One of the appeals of Islam is the emphasis on Ummah or community. "Though there have been many Islamic sects and movements, all followers are bound by a common faith and a sense of belonging to a single community" (ibid., p. 912). This sense of community has only been strengthened in the last 200 years during the period of Western supremacy. Achieving Arab and Islamic unity is very much a desire of Muslims in today's world.

Ishmael becomes the prophesied "great nation"

After Ali's death the Umayyads turned the caliphate into a hereditary office, ruling from Damascus for almost a century until 750. During this time most of the Iberian Peninsula (Spain and Portugal) was conquered along with what was left of North Africa. To the east, Islamic armies swept over Central Asia toward India and China. Before the end of their period of rule, the Muslims built an empire that was larger than Rome's, converting millions to Islam.

The Umayyads were replaced by the Abbasid dynasty, whose 37 caliphs ruled from Baghdad for five centuries (750-1258). At this time, while much of Europe was still in the Dark Ages (isolated in no small part by hostile Muslims along its borders), the Islamic world was a great civilization, preserving the literature and learning of the ancient world, leading the world in knowledge and understanding of mathematics, chemistry, physics, astronomy, geography and medicine.

As had been divinely promised to Abraham and Hagar concerning their son so many centuries earlier, Ishmael truly did become a "great nation" (Genesis 17:20; 21:18)—one of the greatest empires the world has ever known.

Like all civilizations, however, the Abbasid dynasty came to an end after falling into a slow decay and decline. During this period, as central authority waned, the unity of Islam was shattered, a problem that impedes Muslims to this day. The deathblow for the empire came when the Mongol hordes descended on Baghdad in 1258, killing the last caliph, slaughtering the city's inhabitants and ending the empire.

The Crusades: Battle for the Holy Land

image

During the reigns of the Abbasid caliphs, a major clash occurred between Islam and Catholic Europe. With the expansion of Islam into the Iberian Peninsula and the attempt to conquer France, there had already been conflict between the two, but the wresting of Jerusalem from the forces of Islam on July 15, 1099, was the beginning of a long and protracted period of rivalry between the two religious forces.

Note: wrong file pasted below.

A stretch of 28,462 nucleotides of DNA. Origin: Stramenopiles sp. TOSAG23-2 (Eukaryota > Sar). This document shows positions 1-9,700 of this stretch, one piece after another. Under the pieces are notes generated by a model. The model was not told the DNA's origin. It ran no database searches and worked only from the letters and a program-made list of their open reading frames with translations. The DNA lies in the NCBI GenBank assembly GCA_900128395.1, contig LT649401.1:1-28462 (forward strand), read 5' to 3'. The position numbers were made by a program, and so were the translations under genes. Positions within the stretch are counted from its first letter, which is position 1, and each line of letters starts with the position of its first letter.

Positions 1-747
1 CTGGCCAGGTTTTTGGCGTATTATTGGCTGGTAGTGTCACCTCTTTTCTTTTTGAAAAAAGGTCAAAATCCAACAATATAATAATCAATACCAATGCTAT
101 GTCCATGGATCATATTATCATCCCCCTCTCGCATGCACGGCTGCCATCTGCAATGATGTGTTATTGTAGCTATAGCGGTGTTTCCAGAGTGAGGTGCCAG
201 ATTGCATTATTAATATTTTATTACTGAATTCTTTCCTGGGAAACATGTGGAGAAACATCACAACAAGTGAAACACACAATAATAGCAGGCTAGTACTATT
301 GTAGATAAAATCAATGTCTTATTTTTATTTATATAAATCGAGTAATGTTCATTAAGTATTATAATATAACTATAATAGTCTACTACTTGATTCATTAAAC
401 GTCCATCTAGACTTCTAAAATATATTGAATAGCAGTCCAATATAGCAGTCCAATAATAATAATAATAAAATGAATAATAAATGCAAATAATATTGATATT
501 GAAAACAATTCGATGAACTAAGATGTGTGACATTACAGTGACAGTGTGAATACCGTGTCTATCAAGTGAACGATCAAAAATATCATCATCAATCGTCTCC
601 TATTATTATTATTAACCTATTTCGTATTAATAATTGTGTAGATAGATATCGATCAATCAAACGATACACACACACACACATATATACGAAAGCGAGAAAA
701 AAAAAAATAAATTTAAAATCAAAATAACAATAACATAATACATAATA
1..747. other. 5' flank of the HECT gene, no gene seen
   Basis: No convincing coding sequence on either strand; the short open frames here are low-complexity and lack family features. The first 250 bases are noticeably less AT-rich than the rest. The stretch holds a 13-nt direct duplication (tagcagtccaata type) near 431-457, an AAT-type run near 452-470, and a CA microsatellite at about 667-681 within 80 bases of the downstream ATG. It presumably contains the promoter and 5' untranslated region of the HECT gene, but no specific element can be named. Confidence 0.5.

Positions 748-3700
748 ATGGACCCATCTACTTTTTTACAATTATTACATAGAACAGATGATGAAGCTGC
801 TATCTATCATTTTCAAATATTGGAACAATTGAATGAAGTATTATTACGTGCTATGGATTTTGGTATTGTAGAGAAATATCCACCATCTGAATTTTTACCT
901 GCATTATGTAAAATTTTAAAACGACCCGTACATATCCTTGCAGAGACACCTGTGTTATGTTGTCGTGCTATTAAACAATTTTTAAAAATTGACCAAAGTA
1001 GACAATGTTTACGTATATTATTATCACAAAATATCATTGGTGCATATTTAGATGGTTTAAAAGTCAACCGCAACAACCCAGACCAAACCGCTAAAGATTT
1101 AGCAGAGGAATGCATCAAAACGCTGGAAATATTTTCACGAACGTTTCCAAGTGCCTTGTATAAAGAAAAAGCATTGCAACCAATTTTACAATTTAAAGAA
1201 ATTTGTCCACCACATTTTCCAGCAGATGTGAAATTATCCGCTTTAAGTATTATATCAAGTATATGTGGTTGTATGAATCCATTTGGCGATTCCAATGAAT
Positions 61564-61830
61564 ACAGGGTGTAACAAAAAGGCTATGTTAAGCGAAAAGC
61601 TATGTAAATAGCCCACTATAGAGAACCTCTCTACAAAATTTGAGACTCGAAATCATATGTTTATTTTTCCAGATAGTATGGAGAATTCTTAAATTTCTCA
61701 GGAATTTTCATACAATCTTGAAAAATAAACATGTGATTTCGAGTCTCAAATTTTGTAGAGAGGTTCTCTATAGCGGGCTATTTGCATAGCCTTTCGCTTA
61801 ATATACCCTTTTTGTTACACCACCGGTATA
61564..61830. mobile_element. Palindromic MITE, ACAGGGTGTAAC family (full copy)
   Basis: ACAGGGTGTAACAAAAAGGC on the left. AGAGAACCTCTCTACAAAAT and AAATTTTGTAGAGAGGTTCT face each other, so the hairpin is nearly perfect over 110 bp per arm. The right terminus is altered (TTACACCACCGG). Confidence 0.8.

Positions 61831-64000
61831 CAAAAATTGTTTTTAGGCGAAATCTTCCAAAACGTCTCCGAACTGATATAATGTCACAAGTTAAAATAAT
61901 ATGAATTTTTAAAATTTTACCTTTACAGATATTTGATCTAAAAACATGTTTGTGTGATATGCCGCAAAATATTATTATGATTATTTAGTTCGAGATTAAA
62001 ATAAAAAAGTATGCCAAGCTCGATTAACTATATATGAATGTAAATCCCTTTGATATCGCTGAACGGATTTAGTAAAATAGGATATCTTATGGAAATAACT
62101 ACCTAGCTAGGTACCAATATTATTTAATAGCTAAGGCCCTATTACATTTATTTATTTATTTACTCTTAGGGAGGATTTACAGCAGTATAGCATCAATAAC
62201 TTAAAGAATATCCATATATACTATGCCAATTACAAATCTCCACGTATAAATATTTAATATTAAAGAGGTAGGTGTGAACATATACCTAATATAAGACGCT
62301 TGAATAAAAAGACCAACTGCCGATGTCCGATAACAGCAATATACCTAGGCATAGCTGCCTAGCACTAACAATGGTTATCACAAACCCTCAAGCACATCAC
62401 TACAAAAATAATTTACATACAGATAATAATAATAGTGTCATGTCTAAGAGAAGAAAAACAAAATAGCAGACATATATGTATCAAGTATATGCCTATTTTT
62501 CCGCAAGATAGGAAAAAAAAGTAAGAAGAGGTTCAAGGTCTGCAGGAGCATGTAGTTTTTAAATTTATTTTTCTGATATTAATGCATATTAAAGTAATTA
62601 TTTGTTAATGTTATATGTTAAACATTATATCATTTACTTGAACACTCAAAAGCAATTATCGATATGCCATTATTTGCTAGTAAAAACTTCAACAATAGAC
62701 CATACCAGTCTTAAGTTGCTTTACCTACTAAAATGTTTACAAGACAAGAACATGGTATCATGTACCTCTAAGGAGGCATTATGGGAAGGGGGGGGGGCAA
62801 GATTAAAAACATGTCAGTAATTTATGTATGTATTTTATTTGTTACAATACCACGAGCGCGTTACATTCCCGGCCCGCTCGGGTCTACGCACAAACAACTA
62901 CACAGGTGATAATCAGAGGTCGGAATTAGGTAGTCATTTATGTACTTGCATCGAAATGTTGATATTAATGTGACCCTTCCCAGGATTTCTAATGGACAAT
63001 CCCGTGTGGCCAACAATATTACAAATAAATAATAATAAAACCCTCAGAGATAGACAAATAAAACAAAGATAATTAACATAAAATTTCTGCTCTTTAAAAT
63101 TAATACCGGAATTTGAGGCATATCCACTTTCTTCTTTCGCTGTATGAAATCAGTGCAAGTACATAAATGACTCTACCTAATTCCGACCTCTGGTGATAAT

The European Crusaders pillaged, raped, murdered and enslaved the peoples of Jerusalem in a frenzy of carnage that both Jews and Muslims remember to this day. The sacred Dome of the Rock was taken over and turned into a church, with the Christian cross replacing the Islamic crescent. Muslims were incensed and vowed to retake the city from the infidels (meaning "unbelievers," originally a Latin word used by Catholics to label Muslims).

Not until Oct. 2, 1187, were Islamic forces able to take back control of Jerusalem, under the leadership of Saladin (Salah ad-Din, meaning "Righteousness of the Faith"), the sultan of Egypt and Syria. Saladin proclaimed jihad (holy war) to retake Palestine from the enemies of Islam.

The golden cross at the top of the Dome of the Rock was replaced by the Muslim crescent, but Saladin did not seek revenge on his opponents. Instead, he treated both enemy soldiers and the civilian population with mercy and kindness—a stark contrast to the Europeans who had slaughtered tens of thousands when they took the city.

There were to be more Crusades for another century, briefly retaking Jerusalem from 1229 to 1239 and 1243 to 1244, but the forces of the cross eventually had to leave the Holy Land to Muslims. Not until 1917, during World War I, were Western Christians again able to retake Jerusalem, and then they kept control of the city for only three decades.

The rise of the Ottoman Empire

image

The next great power in the region was that of the Ottoman Turks, who seized control of Constantinople in 1453, finally destroying the collapsing Byzantine Empire founded by Rome more than a millennium earlier. The Turks, an Islamic but non-Arab people, took control of Jerusalem in 1517 and were to dominate the Middle East for the following four centuries.

The Ottomans expanded rapidly into southeastern Europe and on to the gates of Vienna before being pushed back toward the end of the 17th century. A period of decline followed in the 19th century with nations throughout the Balkans and North Africa breaking away from Ottoman rule.

The Arabs resented Turkish control and waited patiently for an opportunity to regain their independence and the former days of glory.

Ishmael's sons would be heard from again.